Cheque clearing (or check clearing in American English) or bank clearance is the process of moving cash (or its equivalent) from the bank on which a cheque is drawn to the bank in which it was deposited, usually accompanied by the movement of the cheque to the paying bank, either in the traditional physical paper form or digitally under a cheque truncation system. This process is called the clearing cycle and normally results in a credit to the account at the bank of deposit, and an equivalent debit to the account at the bank on which it was drawn, with a corresponding adjustment of accounts of the banks themselves. If there are not enough funds in the account when the cheque arrived at the issuing bank, the cheque would be returned as a dishonoured cheque marked as non-sufficient funds.
Cheques came into use in England in the 1600s. The person to whom the cheque was drawn (the "payee") could go to the drawer's bank ("the issuing bank") and present the cheque and receive payment. Before payment, the drawer's bank would check that the cheque was in order – e.g., that the signature was that of the drawer, that the date was valid, that the cheque was properly set out, etc. Alternatively, the payee could deposit the cheque with their own bank who would arrange for it to be presented to the issuing bank for payment.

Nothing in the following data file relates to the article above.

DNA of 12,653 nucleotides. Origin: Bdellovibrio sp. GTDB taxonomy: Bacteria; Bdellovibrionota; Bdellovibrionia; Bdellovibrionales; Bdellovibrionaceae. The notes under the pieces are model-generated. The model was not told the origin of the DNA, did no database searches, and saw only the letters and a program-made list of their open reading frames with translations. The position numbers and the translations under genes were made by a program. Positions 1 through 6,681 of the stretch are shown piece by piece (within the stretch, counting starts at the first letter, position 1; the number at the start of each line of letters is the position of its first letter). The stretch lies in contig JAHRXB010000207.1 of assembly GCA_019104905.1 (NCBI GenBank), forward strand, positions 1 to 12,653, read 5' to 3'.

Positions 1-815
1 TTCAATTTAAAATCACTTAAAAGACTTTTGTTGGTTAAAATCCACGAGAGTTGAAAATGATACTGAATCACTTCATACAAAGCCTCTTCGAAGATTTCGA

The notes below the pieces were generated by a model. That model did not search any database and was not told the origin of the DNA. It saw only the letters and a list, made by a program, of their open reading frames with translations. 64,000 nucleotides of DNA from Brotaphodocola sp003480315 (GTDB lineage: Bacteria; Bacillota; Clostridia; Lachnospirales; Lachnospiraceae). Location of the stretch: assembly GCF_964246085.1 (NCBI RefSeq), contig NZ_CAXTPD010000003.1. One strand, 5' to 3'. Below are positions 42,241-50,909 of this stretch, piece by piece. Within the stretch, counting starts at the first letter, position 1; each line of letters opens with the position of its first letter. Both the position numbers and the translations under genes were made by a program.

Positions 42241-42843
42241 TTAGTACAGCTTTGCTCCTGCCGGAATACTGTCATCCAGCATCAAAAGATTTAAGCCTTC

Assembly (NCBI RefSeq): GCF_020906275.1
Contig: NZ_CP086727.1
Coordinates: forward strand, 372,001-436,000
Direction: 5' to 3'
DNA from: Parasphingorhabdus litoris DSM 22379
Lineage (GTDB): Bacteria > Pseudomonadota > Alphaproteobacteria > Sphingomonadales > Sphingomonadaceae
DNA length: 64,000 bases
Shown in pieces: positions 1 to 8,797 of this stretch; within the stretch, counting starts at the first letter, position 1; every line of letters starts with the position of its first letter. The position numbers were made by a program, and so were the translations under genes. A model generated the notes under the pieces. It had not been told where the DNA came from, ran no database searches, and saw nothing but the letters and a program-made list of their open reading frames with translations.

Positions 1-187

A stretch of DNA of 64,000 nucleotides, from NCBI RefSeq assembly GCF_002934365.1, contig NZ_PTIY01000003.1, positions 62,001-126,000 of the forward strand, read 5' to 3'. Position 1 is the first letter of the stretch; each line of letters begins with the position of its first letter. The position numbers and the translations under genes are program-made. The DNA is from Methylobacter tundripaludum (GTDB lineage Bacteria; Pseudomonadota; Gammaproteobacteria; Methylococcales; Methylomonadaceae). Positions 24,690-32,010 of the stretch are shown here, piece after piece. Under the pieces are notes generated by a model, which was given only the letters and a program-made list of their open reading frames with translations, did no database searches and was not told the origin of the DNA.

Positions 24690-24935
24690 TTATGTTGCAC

Until around 1770 an informal exchange of cheques took place between London banks. Clerks of each bank visited all of the other banks to exchange cheques, whilst keeping a tally of balances between them until they settled with each other. Daily cheque clearings began around 1770 when the bank clerks met at the Six Bells, a tavern in Dove Court off Lombard Street in the City of London, to exchange all their cheques in one place and settle the balances in cash. The first organization for clearing cheques was the Bankers' Clearing House, established in London in the early 19th century. It was founded by Lubbock's Bank on Lombard Street in a single room where clerks for London banks met each day to exchange cheques and settle accounts. In 1832 Charles Babbage, who was a friend of a founder of the Clearing House, published a book on mass production, The Economy of Machinery and Manufactures, in which Babbage described how the Clearing House operated: